The year the dog got the turkey

My mother and I wrote this story together in November, 1995. We sat together at her big library table, she smoked a cigarette, I drank hot chocolate, and we wrote it.
I’m sharing it now because I miss my mom, and I love that we created something together.

And I want you to be part of that, too.
Happy Thanksgiving, everyone — I feel so lucky that I can share this with you.
The year the Dog Got the Turkey was the beginning of wisdom for me.

It was Thanksgiving, and everyone was coming to our house. Aunt Margaret had flown in from Washington DC, a Thanksgiving tradition established the year I was born. When we picked her up from the airport, she announced that she’d be having no light or dark meat this year because she’d ‘gone vegetarian,’ so the significance of what happened later may have been lost on her.

Gramma had shopped for a new blue dress — blue was always her favorite color, and now it matched her hair. Grampa was surely bringing another list of words with which to quiz me. Did I know what distinguishes a pismire from a pistacho? And Aunt Frieda would be there — Aunt Frieda who always arrived at family gatherings with a hopeful smile and the question ‘When are we going to get together?”

And Aunt Caren and Uncle Robert came late with the extra folding chairs we needed and an excuse for their lateness which nobody listened to because Aunt Caren and Uncle Robert are always late and the reasons are always much to complicated to understand. Aunt Caren stood in the doorway in a flurry of flowers and the smell of mentholatum and patchouli — her after the chiropractor smell –while uncle Robert shrugged out of his black leather jacket.

Our home was filled with the aroma of mashed potatoes, sweet potatoes, green beans, fresh bread, giblet gravey, pumpkin, apple, and pecan pie. And of course, placed on the counter, the golden center piece of Thanksgiving, The Turkey, rubbed with sage from our very own graden, and filled with bread stuffing, cooked to perfection. The turkey that year was a triumph.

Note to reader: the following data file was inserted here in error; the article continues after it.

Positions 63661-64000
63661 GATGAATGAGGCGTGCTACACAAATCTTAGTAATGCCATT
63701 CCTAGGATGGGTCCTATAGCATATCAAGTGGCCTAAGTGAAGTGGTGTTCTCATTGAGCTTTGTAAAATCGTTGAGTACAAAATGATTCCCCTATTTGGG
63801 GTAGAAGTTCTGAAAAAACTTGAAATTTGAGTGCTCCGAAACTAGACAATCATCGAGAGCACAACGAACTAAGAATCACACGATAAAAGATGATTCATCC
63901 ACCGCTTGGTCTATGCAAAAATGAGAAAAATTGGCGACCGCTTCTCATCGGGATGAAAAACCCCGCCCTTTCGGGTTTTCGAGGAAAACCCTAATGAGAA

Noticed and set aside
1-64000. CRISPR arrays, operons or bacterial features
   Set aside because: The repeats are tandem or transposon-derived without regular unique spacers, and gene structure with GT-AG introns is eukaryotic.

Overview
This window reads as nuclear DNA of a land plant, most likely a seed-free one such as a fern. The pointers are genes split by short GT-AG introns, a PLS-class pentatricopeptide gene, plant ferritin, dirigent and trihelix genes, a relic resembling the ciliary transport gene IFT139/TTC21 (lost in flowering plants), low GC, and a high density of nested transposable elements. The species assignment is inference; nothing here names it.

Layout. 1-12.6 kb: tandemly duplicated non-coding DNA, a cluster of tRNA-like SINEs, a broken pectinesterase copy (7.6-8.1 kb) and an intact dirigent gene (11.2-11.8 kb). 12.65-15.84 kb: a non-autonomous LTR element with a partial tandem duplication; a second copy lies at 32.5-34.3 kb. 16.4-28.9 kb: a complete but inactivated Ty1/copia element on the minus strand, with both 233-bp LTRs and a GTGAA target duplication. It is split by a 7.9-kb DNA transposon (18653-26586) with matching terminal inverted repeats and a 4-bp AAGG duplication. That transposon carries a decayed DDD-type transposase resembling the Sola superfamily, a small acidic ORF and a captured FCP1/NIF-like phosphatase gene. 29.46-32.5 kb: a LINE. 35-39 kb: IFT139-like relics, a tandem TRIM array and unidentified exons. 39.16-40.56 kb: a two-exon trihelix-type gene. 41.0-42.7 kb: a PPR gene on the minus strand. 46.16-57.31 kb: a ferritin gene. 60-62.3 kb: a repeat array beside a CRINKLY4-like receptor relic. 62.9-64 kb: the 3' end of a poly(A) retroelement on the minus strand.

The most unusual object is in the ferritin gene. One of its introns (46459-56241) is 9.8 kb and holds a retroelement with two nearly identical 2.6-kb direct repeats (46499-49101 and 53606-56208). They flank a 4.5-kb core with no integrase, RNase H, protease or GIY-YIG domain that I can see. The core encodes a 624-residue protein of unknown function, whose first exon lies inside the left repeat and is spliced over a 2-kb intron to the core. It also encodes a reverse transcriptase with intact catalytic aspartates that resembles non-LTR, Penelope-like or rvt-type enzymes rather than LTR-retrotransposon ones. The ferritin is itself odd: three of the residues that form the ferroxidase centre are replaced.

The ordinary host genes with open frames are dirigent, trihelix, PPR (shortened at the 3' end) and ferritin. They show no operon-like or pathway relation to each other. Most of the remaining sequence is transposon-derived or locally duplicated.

I went outside to blow bubbles. I heard Mom call “Dinner in seventeen and a half minutes!” Then I saw him…

He looked old, although he probably wasn’t. His face, worn raw by the endless hours spent outside was shadowed. His shoulder length hair, brown straked with grey, greasy and matted, fell over an old army fatigue jacket. He told me he was hungry. I thought about that, and then told him to wait.
I went into the kitchen where my mom was taking the sweet potatoe pie out of the oven. “Mom, there’s a man outside who says he’s hungry.”

“Lets invite him in, then. We have plenty of food.” she replied.

My mom and I went back outside and the man was still there. “would you like to come in and have dinner with us?” I asked. He shook his head and said his friends who lived beneath the freeway were expecting him. “Its Thanksgiving you know.” he explained.

“I’ll be right back” my mom said as she turned around and went into the house. She came out a minute later with the succulent turkey, pan and all and handed it to him. The man thanked her, and then he was gone.

Dinner that night was delicious – the best Thanksgiving dinner I can remember or ever expect to have. When Grampa asked ‘where’s the turkey?’ it didn’t take long for me to answer with such certainty that no one challenged me, “The dog got the turkey.”

We had so much that night. We had mashed potatoes, and sweet potato pie. We had warm bread and cranberry sauce. We had folding chairs, and family, and seating cards with styrafoam turkeys on them. What we didn’t have, was a dog.

About the Author
Sarah Tuttle-Singer, Times of Israel's New Media editor, lives in Israel with her two kids in a village next to rolling fields. Sarah likes taking pictures, climbing roofs, and talking to strangers. She is the author of the book Jerusalem Drawn and Quartered. Sarah is a work in progress.